Urban Homesteading:

A Good Program Needing Improvement

CED-80-3: Published: Nov 13, 1979. Publicly Released: Nov 13, 1979.

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Because of interest by Congress, local governments, the news media, and others, a review was made of the Department of Housing and Urban Development's homesteading program. The program transfers abandoned houses in deteriorating neighborhoods that it has acquired through foreclosure to the communities. The communities, in turn, give them to individuals who must repair them and live in them for 3 years to become owners. The program has helped reduce the inventory of vacant houses owned by HUD while providing communities with the opportunity to improve their neighborhoods. It has made homeowners out of some who might not have been able to afford to buy a house.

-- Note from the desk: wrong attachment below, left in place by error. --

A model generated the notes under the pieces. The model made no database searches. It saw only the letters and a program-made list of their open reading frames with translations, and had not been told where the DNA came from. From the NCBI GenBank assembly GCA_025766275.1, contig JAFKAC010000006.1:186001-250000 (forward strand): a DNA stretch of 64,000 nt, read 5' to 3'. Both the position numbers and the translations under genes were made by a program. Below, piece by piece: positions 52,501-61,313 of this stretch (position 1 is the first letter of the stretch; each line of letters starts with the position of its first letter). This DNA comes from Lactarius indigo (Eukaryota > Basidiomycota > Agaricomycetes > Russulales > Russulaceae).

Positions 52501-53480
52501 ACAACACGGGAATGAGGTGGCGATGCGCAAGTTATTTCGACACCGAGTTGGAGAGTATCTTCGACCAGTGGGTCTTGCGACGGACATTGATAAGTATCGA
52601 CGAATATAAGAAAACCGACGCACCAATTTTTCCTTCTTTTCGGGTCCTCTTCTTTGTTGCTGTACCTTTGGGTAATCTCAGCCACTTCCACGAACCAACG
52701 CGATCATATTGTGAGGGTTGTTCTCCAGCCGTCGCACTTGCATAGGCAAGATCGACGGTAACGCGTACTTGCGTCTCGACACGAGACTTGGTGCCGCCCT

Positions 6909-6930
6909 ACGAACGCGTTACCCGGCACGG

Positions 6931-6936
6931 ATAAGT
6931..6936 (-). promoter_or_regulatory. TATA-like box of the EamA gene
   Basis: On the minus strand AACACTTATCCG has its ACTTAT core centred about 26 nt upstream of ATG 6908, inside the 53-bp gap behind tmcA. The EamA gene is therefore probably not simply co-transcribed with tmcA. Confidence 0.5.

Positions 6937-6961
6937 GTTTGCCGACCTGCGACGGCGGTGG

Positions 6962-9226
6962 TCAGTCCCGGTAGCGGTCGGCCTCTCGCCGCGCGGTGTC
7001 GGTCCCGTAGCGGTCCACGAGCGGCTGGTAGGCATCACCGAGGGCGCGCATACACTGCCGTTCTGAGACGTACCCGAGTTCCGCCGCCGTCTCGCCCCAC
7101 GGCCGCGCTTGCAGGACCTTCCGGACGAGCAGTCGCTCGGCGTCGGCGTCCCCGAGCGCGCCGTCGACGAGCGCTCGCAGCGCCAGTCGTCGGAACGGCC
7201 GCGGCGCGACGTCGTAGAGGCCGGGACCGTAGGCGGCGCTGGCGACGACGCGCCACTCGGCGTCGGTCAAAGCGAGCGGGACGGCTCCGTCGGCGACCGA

The review found that some communities used unique and effective approaches to homesteading. In nearly every homestead neighborhood, there were houses that stood out as newly repaired and well cared for. However, some problems were observed. The time it took to homestead varied, reflecting the condition of the houses, the extent of necessary repairs, and the availability of financing and contractors. Timely disposition of the houses by HUD has varied from program to program. Where cooperation between local officials and HUD was effective, the programs were more successful. Two communities reviewed departed from ideal homesteading: one contracted for repairs and then sold the houses at a subsidized price, and the other continued the program even after the housing market had improved. HUD was only beginning to operate an administrative reporting system and to establish a monitoring system. These systems could have disclosed the questionable practices.

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